Disclaimer: we aren't professionals

Thanks for reading our silly little blog! As the disclaimer says, we aren't professionals in either blogging or house stuff, but we try. This is mostly to let our friends and family know what we've destroyed so far in the house. We post irregularly and usually forget to take pictures, so thanks for your patience, and please feel free to comment with your thoughts and suggestions!

Thursday, April 12, 2012

Garden update too!

I am terrible at pacing myself, so if anyone is actually reading this then you get two posts in one day!

This is about our garden plot. We cut down all those trees earlier this year (read: had professionals cut them down for us). Then we had the stumps ground out on a Thursday (I forget which Thursday, but it was in February). Then Chris borrowed a roto-tiller from his boss and we cleared a 20' by 15' section of ground to the right of our deck (looking out from the house). It's behind the garage, and receives TONS of sun now that the pesky diseased tree that was there is gone. It's sort of flat; close enough at least. Anyway over that weekend we hacked out all the remaining tree roots with the cutter-maddock and the axe (that was super annoying; there were tons of surface root clumps). We tilled the plot, and then tamped it down. We laid down 300 square feet of landscaping fabric, and using 8 treated 2"x8"x8's we made 4 raised beds, each 4' square. Then we filled the beds with a mix of topsoil ($14 for a half ton, I think?), Miracle Gro garden soil, mushroom compost, and cow manure compost. I have had a garden plan laid out for ages, and I finally got to start planting things according to the frost date guidelines. We used the mulch from the ground up stumps to cover the paths, and we will probably add a low fence at some point. I have to check with Chris, who has waged a war against the squirrels, but more on that later.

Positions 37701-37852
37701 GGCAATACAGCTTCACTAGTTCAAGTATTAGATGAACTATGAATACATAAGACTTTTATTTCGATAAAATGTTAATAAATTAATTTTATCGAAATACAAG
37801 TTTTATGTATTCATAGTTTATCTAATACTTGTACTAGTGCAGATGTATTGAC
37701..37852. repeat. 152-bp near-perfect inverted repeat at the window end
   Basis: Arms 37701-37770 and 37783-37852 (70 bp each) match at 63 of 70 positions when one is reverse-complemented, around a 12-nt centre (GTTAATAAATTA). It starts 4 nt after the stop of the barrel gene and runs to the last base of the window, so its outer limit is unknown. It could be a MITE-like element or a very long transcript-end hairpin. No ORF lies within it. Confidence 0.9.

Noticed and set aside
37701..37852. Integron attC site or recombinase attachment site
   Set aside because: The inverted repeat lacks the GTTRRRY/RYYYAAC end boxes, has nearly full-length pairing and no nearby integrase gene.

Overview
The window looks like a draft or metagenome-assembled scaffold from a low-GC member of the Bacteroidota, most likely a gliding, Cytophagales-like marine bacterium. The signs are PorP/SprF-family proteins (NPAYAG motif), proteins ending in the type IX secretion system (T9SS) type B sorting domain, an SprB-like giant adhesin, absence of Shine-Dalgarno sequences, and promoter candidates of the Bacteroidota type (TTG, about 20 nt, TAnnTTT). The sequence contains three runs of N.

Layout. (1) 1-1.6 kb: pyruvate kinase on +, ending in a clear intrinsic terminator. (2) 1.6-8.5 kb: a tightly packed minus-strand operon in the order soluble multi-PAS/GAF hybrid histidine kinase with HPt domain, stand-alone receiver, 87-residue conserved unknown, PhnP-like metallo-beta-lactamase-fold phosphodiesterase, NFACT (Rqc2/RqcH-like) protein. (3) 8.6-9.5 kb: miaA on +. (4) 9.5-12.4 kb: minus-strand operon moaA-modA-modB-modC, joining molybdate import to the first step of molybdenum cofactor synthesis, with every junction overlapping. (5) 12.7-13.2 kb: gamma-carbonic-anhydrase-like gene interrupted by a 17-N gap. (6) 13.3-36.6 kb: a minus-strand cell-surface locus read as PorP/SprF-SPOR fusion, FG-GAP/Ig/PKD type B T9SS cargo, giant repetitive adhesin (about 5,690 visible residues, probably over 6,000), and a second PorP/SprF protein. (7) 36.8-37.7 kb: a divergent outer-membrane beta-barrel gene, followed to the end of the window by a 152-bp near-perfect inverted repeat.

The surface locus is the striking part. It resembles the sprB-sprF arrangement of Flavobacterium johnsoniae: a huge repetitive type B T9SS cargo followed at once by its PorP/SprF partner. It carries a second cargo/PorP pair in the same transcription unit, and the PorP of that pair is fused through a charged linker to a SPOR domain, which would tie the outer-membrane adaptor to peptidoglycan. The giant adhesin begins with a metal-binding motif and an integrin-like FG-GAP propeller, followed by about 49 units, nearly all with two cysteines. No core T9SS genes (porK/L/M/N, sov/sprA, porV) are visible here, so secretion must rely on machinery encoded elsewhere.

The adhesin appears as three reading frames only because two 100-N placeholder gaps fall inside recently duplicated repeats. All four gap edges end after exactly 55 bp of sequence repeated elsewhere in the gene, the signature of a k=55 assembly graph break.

Here's how it looks from the front yard looking over the chain link fence. Not many plants yet; just a few onions. The structures are all in, though. I made trellises out of EMT (metal tubing usually used for electrical work) and remesh (big sheets of wire grid that are used to reinforce concrete). The pea trellis (left) is at an angle; the peas will grow to shade the spinach and kale. The potato towers (far left) are still empty; the cherry tomato trellis (right) is set up but there are no tomatoes yet. 

Here is an excerpt of my plan. This is always subject to change, and will evolve as we harvest spring and summer vegetables and replant with fall veggies. 

This was taken March 31st, the day I had been using as my spring frost date. Technically it's April 14th or something, but whatever. It's been a warm spring. Never mind that today is April 12th and it was 40 degrees last night...
Anyway, the near bed holds squash and zucchini. I still don't have plant markers finished (I'm spraypainting paint stir sticks yellow on one side and chalkboard painting the other side to write in varieties) so I forget which are yellow crooknecks and which are zucchini. Oops. I guess we'll find out in a few months! Chris bought too many pepper plants so he tried to salvage them with the white buckets. The orange bucket holds carrots (which grow too deep for our shallow raised beds). You can see the peas starting to climb the trellis on the left. The potato towers are growing well (they've gone nuts in the past two weeks, too, it's awesome!). The tomato cages are assembled to the right; I got organic tomatoes (some heirlooms) from Pike Nurseries, so I have 6 different types of tomatoes growing. I can't wait to try them all! I have 4 in cages and the 2 cherry varieties will go up the trellis. I planted shortest in front, tallest in back (or shortest to the west, tallest to the east). They will all get tons of sun, regardless.